“I ask all who come to bring bold and new announcements and action," he said in a statement. "By early 2015, we need those promises to add up to enough real action to keep us below the internationally agreed 2 degree (Celsius) temperature rise.”
Sven Harmeling, climate change advocacy coordinator for CARE International, called for "a rapid rebuilding of trust between all governments and significantly increased commitment to tackle the climate crisis".
"If countries don’t urgently step up their ambition ahead of Ban Ki-moon’s high-level summit next year, and (the climate talks) in Peru, the chances of achieving a meaningful climate deal by 2015 and avoiding dangerous climate change are looking increasingly unlikely," he added.
NO NUMBERS ON FINANCE
One stumbling block to stepped-up efforts by fast-developing countries like China and India to limit their rising emissions has been a lack of clarity on how much financial assistance the richest nations will provide in the run-up to 2020. They have promised to scale up funding to help poorer states lower their emissions and deal with climate impacts to $100 billion a year by 2020.
In Warsaw, a few governments did give information about the amount of climate aid they are planning to provide in the next two to three years, but there was no collective interim target - a demand of developing states, which wanted to set a goal of $70 billion for 2016.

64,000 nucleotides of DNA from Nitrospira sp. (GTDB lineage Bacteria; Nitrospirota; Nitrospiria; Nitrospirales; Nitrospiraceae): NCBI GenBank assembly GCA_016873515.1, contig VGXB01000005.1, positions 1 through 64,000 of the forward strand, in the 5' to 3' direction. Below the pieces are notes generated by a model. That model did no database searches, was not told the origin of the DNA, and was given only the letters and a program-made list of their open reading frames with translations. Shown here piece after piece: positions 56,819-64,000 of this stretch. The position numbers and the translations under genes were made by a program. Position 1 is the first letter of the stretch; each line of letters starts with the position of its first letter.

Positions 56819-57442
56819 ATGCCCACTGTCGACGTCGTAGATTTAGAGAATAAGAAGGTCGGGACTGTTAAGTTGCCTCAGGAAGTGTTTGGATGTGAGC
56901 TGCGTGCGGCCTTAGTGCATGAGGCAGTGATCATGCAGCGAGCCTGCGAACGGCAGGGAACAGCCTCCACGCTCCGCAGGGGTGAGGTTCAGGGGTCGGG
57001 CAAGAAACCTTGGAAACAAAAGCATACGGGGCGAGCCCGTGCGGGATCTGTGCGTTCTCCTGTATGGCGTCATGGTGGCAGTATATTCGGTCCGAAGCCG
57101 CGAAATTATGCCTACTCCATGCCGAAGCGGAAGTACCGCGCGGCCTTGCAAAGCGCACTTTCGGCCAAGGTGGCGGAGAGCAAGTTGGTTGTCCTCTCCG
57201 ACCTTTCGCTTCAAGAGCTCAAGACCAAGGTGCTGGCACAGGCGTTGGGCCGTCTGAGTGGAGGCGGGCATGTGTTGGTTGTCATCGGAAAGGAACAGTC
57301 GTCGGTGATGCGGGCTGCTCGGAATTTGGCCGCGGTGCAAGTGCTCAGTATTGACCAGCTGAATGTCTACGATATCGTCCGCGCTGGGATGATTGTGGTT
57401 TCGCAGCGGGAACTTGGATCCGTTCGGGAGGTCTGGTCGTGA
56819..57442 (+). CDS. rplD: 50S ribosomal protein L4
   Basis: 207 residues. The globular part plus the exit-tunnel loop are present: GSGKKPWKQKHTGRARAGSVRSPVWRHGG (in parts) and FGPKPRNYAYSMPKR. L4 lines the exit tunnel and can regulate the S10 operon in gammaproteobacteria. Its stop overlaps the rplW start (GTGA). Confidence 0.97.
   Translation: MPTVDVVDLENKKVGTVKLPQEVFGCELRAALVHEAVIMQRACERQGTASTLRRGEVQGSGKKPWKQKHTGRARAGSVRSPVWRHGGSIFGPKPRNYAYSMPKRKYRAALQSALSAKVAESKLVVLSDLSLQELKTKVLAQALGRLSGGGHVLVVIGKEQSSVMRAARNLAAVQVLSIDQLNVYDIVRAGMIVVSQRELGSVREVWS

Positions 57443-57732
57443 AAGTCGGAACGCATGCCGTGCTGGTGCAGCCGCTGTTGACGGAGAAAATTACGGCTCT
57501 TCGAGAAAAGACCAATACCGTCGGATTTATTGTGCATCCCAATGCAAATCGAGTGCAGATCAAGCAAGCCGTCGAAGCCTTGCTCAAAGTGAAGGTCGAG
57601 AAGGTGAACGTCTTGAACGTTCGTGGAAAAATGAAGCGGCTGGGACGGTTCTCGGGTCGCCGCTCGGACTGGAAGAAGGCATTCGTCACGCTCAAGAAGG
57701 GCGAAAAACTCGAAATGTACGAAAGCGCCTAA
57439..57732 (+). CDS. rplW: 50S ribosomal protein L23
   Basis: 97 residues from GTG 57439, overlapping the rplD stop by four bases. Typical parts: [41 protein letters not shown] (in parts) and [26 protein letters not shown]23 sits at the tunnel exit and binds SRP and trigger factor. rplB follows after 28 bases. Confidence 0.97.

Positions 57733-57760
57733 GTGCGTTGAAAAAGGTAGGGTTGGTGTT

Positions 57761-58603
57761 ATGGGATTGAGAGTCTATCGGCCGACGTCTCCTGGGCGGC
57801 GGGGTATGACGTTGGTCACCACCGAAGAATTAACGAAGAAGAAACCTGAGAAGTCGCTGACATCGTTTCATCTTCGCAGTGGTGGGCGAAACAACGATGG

Instead, the talks in Poland asked developed countries to prepare biennial submissions on their strategies for scaling up finance for mitigation and adaptation in poorer nations between 2014 and 2020.
“The Warsaw conference did not bring...the necessary clarity on the financial commitments of developed countries, and without this it will be difficult to convince developing countries to engage in a new legal (emissions reduction) regime that would lead to obligations for them too,” said Corinne Lepage, a French politician and member of the European Parliament's delegation at the climate talks.
Developing nations have also complained bitterly that the fledgling U.N. Green Climate Fund, intended to be a major channel for climate finance, remains more or less empty. At Warsaw, it was agreed that the initial process for mobilising resources for the fund should be underway by the end of 2014, and that this should reach "a very significant scale". But again, no figures were mentioned.
"The ratcheting up of pre-2020 action is an equally important outcome of these negotiations, and yet countries led by the U.S. refused to have any specific numbers included on pollution targets and finance," said Meena Raman, negotiations expert at the Third World Network. She called that “an abysmal moral failure by the richest people in human history”.